he was a 16-year-old boy who dreamed of a better life on the ocean wave - but William Cookie, a slim built, 5ft tall Leither, would never return to his native Edinburgh after joining the Royal Navy, killed instead in an attack on his ship by the Germans.
Now, 100 years after his death – in an onslaught in which 735 men and boys went down in the cold waters of the South Pacific – the fascinating story of the teenager has been told for the first time.
His tale has been uncovered by Simon Boothroyd, a drama teacher at St Augustine’s High School, the successor to Holy Cross Academy where William Cookie was schooled.
The teacher became determined to uncover the history of a name on the school’s honour roll that he had walked past every day in his 20 years at the school.
Mr Boothroyd said: “I was interested in William Cookie because he had an unusual surname and also because there was another Cookie on the Roll – his brother.
“I have been working on this for a couple of months, using the library service and the internet.
“The whole school is looking at the rest of the Roll of Honour as part of a history project.
“Pupils have been walking past it for 40 years and nobody knew anything about the people named.”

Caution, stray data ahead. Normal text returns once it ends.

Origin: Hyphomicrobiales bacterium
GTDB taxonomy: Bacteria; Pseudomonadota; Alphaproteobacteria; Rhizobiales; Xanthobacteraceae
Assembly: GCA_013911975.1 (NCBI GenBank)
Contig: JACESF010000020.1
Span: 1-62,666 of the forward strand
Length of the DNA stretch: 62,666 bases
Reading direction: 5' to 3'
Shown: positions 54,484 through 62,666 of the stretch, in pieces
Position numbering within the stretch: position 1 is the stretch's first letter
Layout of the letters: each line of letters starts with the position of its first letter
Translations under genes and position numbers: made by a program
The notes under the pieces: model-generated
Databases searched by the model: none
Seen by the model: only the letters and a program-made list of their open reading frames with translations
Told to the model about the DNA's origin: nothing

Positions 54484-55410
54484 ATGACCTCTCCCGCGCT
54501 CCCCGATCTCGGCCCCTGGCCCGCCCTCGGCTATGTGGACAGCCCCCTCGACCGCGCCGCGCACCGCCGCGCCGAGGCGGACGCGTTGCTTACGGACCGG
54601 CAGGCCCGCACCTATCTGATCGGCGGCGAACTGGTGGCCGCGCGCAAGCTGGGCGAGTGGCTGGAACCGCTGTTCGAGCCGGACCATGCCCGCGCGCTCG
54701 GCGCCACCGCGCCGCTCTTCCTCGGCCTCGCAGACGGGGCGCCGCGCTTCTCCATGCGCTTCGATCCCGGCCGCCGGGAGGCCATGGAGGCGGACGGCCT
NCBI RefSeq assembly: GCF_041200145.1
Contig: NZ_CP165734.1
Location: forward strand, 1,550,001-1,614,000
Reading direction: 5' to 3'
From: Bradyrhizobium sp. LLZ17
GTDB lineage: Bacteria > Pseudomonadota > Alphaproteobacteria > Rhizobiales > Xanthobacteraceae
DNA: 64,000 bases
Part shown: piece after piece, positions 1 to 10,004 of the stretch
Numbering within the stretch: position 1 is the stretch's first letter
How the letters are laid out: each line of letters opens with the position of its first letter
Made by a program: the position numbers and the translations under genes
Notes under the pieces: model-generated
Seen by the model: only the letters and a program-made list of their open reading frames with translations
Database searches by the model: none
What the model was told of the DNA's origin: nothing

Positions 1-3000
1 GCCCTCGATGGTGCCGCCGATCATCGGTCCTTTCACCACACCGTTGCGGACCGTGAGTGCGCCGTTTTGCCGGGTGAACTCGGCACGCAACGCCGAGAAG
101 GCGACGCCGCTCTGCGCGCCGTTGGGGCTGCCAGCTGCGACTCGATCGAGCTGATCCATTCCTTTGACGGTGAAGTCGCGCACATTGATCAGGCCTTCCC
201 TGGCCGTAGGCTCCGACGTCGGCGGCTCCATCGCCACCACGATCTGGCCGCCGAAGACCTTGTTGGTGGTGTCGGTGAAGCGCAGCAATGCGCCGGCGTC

Born in Leith on March 15, 1898, William Joseph Cookie was the son of domestic servants Patricia and Frank. Educated at Holy Cross Academy, he lost his father in 1910 to “General Peritonitis and Heart Failure”.
Sometime in April or May 1913 William, aged 15, turned up at the local Coastguard Headquarters in Queen Street, and with his application signed by his mother applied to join the Royal Navy.
He had to pass a medical inspection before he could be accepted. His records show he was 5 feet and half-an-inch tall and his chest measured 33 inches. He had brown hair, hazel eyes and a “fresh complexion”.
In June of 1913, William waved goodbye to his mother in Waverley Station and got on the long train journey to London and then to the naval shore base HMS Ganges at Shotley in Suffolk, to begin his training as Boy 2nd Class.
On June 23, 1914, training completed, William was posted to Portsmouth, where he was transferred to HMS Monmouth, an armoured cruiser built on the Clyde that had been in service since 1903.
With the ship in a terrible state of repair the crew were said to have been aware any contact with the enemy would likely see them killed. And on November 1, 1914, some 60 miles off the small town of Coronel on the coast of Chile they sighted the enemy and, battle ensigns flying, they steamed into a fight against a vastly superior force.
The Monmouth was hit many times; her forward turret exploded and the ship was eventually sunk by the German cruiser SMS Nurnbergr. The 735 men and boys of her crew, including William, all went down with the ship.
Patricia Cookie found out her son was dead when the Evening News broke the story on November 6. Three years later on December 23 her remaining son Edward, aged 21, was killed when his ship hit a mine and sank in the North Sea.
All that remains in memory of William is his name on the Roll of Honour in St. Augustine’s High School.
Mr Boothroyd said: “The Cookie family history is fascinating.
“They were not rich, just an ordinary bunch of folk. It’s a tragedy followed by a tragedy.”
Pupils are now looking into other names on the honour list to uncover their stories, and Mr Boothroyd is also hopeful that any surviving members of the Cookie family might get in touch.